Although human rights existed as summarised above, long before the United Nations charter asserting the international standard of human rights, the United Nations Declaration on Human Rights was adopted as an aftermath of the magnitude of appalling human rights violations recorded during World War 2. The document called for equality and self determination as stated therein “All human beings are born free and equal in dignity and rights.” (UNDHR Article 1). The declaration outlined the fundamental rights, rights which coincidentally are also the foundation of any democratic society were adopted by diplomatic representatives of countries, most of which where strong allies, Britain and France were at the time colonising other nations with prevailing cases of human rights violations and oppression.

The declaration marked the end of sovereignty allowing nations interfere in the politics of other nations under the guise of withholding or promoting human rights.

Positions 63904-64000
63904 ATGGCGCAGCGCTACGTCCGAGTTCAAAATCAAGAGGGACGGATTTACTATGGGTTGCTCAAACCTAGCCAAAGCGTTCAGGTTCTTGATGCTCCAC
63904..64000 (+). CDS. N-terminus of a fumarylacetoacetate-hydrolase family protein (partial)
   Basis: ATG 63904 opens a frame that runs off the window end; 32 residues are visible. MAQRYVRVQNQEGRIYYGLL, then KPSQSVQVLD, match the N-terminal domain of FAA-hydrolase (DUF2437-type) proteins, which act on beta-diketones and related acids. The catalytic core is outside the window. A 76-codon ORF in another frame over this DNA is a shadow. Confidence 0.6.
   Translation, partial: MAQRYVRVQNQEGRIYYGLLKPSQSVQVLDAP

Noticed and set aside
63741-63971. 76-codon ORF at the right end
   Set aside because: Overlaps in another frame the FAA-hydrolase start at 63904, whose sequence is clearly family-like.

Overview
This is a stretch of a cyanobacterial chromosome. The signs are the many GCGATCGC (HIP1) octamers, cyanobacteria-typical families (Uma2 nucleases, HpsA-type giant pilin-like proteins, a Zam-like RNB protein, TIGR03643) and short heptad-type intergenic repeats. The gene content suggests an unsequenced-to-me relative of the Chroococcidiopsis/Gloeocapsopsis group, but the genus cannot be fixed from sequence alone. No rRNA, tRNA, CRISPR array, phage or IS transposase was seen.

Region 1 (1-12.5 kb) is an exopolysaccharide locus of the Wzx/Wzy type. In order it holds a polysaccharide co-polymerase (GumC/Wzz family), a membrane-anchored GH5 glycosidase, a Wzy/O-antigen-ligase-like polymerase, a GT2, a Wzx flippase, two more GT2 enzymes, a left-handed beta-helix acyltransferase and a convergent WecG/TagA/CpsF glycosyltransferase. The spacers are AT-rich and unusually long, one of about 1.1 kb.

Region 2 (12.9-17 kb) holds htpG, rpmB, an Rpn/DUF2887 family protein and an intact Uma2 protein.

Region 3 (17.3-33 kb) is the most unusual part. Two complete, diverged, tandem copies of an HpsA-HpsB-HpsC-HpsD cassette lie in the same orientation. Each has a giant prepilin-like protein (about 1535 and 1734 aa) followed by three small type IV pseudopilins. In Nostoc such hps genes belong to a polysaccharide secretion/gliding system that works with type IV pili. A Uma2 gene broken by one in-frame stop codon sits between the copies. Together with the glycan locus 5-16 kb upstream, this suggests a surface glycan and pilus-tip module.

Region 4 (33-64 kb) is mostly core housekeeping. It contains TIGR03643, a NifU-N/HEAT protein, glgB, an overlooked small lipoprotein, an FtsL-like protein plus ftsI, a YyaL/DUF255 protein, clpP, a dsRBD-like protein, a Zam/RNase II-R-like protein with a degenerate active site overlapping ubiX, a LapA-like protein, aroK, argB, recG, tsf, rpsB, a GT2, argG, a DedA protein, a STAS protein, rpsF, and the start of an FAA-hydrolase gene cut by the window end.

With sovereignty lifted and with it the limitation of inter-nation interference, wars are being justified under the guise of human rights violation leading to further right violation through the bombing of cities, prisoners of war, sieges, shooting and maiming in order to enforce human rights in conflict regions. Some of these acts promote hegemony, others are for political and economic gains. For instance, the Israeli–Palestinian conflict that began in the mid-20th century and referred to as the world’s “most intractable conflict”, with the ongoing Israeli occupation of the West Bank and the Gaza Strip (Wikipedia). Eastwood, in his review of Nicola Perugini and Neve Gordon’s “The Human Right to Dominate”, presents the authors stance on Israel’s manipulative positioning of itself as a human rights victim, while Palestinian human rights advocacy against occupation has paradoxically helped to normalize domination. He further portrays the extent to which international humanitarian law has been contorted to provide justifications for the killing of Palestinian civilians and the proposed plan to legitimize the further colonization of Palestinian land by framing their activities as in defense of the human rights of Israeli settlers. (Eastwood 92).